Wednesday, November 24, 2010

Phoenix aus der Asche - Die Deutsche Luftfahrt Sammlung In Berlin



Michael Hundertmark & Holger Steinle, Silberstreif Verlag GmbH, Berlin, Germany, 1985, ISBN 3-924091-02-1. Illustrated, hardcover, published in German.

Cover image © by Silberstreif Verlag GmbH, 1985.


The Deutsche Luftfahrt Sammlung [German Aviation Collection] in Berlin has attained a near-mythical status within the field of German aviation history, not least due to the fact that this exceptionally unique and utterly irreplaceable collection of aircraft and aviation artifacts was scattered and/or destroyed during ravages of World War II. Only fragments of the formerly vast collection remain today, most of them stored in Poland. An equally important contributor to the myth is that not only the hardware has largely vanished but that relatively little information about the Deutsche Luftfahrt Sammlung has been published post-war.

While significant efforts have been made in Berlin in recent decades to at long last establish something akin to a successor collection (i.e., the outstanding permanent aviation exhibit of the Deutsches Technikmuseum in Berlin-Kreuzberg) to preserve and display Germany's aviation heritage, the loss of the original Deutsche Luftfahrt Sammlung has irretrievably deprived Germany of some of its most precious and significant exponents of the country's aviation history.

Phoenix aus der Asche [Phoenix Arisen From The Ashes] grants us an at least fleeting look at the abundance of remarkable exhibits once hosted by the Deutsche Luftfahrt Sammlung. Moreover, the book provides an exhaustive history of the institution itself as well as of the site in Berlin where the museum once stood. The authors, Michael Hundertmark (an aviation historian) and Holger Steinle (who would be crucially instrumental in establishing the new aviation exhibit of the Deutsches Technikmuseum) spent years researching the former Deutsche Luftfahrt Sammlung. The resulting book is thus still the definitive (if inevitably vastly incomplete) landmark study on this topic, even 25 years after its publication.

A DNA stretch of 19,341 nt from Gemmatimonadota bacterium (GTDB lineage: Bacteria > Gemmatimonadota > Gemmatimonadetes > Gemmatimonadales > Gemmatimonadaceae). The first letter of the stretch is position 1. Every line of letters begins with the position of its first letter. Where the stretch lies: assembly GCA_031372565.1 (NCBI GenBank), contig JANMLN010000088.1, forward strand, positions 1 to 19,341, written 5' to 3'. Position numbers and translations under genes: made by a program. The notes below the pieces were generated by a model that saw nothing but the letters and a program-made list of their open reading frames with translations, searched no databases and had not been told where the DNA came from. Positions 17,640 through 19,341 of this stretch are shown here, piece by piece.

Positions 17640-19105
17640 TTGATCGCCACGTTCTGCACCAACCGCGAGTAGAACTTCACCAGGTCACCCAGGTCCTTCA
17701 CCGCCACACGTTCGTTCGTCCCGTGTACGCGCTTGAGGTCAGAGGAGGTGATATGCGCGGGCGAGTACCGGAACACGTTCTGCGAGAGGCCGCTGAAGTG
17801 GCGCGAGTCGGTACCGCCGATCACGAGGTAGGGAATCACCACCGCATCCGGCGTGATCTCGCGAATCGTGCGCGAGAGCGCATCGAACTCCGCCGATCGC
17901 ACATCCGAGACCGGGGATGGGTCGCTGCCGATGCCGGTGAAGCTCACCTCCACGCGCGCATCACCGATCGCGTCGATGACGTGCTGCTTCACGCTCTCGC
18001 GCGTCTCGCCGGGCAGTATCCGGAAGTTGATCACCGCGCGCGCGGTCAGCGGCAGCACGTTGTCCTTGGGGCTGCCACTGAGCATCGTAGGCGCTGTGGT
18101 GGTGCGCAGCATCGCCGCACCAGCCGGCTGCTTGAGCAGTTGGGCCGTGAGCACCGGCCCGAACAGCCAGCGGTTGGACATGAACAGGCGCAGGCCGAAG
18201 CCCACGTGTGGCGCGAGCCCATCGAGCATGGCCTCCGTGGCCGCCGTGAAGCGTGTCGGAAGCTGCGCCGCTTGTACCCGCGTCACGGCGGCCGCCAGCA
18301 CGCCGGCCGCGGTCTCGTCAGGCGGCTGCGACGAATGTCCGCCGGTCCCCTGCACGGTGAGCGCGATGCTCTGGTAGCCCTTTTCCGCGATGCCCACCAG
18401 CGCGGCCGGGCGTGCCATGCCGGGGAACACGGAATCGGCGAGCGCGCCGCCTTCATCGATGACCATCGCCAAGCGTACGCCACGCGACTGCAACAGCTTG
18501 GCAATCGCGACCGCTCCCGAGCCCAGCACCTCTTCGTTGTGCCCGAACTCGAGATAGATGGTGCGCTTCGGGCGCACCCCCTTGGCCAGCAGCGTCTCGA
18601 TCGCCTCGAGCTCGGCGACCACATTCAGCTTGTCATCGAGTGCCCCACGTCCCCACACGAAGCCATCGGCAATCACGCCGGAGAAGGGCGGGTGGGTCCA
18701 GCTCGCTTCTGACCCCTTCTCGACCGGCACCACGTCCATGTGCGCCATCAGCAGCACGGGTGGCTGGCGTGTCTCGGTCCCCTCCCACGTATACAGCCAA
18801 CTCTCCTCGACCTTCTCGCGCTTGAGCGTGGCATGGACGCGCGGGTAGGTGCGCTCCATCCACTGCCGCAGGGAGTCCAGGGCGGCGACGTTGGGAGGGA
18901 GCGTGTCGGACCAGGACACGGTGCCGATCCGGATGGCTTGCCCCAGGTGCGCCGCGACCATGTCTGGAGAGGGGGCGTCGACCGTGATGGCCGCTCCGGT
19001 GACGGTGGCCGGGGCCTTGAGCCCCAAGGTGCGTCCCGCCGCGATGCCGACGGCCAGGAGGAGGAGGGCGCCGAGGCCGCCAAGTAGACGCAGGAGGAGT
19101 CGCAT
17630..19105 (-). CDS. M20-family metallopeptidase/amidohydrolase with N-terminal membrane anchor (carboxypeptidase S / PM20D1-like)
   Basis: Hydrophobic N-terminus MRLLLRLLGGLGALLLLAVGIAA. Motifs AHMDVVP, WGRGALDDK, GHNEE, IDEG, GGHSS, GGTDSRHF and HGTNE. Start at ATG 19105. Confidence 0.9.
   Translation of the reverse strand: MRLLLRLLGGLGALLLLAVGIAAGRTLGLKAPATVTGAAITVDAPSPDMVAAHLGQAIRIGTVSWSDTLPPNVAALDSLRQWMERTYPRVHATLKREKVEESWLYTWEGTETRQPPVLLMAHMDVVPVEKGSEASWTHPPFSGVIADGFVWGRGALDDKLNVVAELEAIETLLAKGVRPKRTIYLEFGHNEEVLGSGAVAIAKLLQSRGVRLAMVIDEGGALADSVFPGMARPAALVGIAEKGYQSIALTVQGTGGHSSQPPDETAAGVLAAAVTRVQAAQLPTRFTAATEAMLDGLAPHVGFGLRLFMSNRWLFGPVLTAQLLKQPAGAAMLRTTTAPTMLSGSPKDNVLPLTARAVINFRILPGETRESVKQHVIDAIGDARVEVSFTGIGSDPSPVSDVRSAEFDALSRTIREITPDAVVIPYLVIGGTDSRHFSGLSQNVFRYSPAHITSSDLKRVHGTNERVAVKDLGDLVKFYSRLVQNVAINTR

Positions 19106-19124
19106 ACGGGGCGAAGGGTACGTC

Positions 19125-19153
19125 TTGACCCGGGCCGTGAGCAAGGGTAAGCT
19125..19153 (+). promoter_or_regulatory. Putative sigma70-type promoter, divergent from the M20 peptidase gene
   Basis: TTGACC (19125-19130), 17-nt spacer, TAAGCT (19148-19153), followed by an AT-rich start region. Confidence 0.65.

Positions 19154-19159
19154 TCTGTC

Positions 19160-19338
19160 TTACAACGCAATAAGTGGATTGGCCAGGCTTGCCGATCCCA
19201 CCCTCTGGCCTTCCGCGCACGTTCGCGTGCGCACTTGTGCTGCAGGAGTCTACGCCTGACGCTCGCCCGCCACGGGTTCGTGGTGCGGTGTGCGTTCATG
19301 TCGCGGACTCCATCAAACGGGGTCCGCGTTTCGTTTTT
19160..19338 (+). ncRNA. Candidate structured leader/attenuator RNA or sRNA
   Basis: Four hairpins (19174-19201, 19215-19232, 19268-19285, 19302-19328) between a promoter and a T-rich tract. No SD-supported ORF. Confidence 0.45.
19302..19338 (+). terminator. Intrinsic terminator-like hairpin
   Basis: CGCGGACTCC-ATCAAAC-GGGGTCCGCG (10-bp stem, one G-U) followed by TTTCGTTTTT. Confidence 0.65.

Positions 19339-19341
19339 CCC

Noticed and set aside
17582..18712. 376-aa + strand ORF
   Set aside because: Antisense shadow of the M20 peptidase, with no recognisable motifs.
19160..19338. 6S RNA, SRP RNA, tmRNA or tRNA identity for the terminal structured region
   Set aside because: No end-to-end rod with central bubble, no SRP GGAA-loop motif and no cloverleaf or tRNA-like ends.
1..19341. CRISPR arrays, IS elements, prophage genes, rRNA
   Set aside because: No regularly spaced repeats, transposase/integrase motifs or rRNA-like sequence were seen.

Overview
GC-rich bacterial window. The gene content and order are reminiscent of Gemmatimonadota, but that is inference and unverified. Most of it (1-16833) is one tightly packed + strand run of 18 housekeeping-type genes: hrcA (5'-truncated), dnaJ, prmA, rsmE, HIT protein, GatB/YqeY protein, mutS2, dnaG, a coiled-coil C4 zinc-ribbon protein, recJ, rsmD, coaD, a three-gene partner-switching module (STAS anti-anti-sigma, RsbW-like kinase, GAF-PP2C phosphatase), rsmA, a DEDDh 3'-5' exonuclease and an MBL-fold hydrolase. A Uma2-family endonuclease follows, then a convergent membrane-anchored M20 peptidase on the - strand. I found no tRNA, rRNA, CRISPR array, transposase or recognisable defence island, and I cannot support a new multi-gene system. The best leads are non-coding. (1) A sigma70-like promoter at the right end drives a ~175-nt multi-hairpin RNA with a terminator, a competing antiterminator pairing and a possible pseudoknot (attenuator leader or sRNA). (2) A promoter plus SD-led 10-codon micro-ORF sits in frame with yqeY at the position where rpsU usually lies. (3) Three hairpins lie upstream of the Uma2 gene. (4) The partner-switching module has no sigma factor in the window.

Phoenix aus der Asche begins with a look at the so-called Pulvermühle-site in Berlin's Tiergarten district in the 19th century. The detailed text, along with numerous photos and drawings, depicts the construction of the building that would much later become the main exhibition hall of the Deutsche Luftfahrt Sammlung. Hundertmark and Steinle subsequently describe the establishment of an official German aviation collection as well as the formal opening of the associated new museum on June 20, 1936. The gloomy end of the narrative depicts the destruction of the building and some of its exhibits during the war as well as the scattering of those exhibits that had already been removed from the museum in anticipation of the impending obliteration.

The second half of Phoenix aus der Asche is dedicated to a closer portrayal of some of the noteworthy German and foreign exhibits of the Deutsche Luftfahrt Sammlung, such as Ernst Udet's Curtiss Hawk, Horten Ho II, Levavasseur Antoinette, Heinkel He 5 e, an engine nacelle of the Zeppelin-Staaken R IV, the Messerschmitt Me 209 V1, and many more. The book concludes with an attempt to provide what was probably the most comprehensive - but openly tentative - list of the exhibits at the time of the publication of this book.

Since this book saw the light of the day in 1985, a small number of complementary articles on the Deutsche Luftfahrt Sammlung have been published, such as

- Auf der Spur der Veteranen (Die frühere Deutsche Luftfahrtsammlung Berlin - viele Fragen und noch wenige Antworten), by Marian Krzyzan & Holger Steinle, in Flugzeug 5/1988,

- Wie die Do X ins Museum kam, by Prof. Dr. Dr. Holger Steinle, in Jet & Prop 3/1997,

- Die untergegangene Luftfahrtsammlung (Teil 1), by Heiko Müller, in Klassiker der Luftfahrt 1/2007, and

- Juwelen in Berlin (Teil 2), by Heiko Müller, in Klassiker der Luftfahrt 2/2007.

Phoenix aus der Asche, however, easily remains the definitive work on this fascinating and long-perished German collection of aircraft, in spite of what must be a wealth of additional information that has since been uncovered.

Article updated November 15, 2011.

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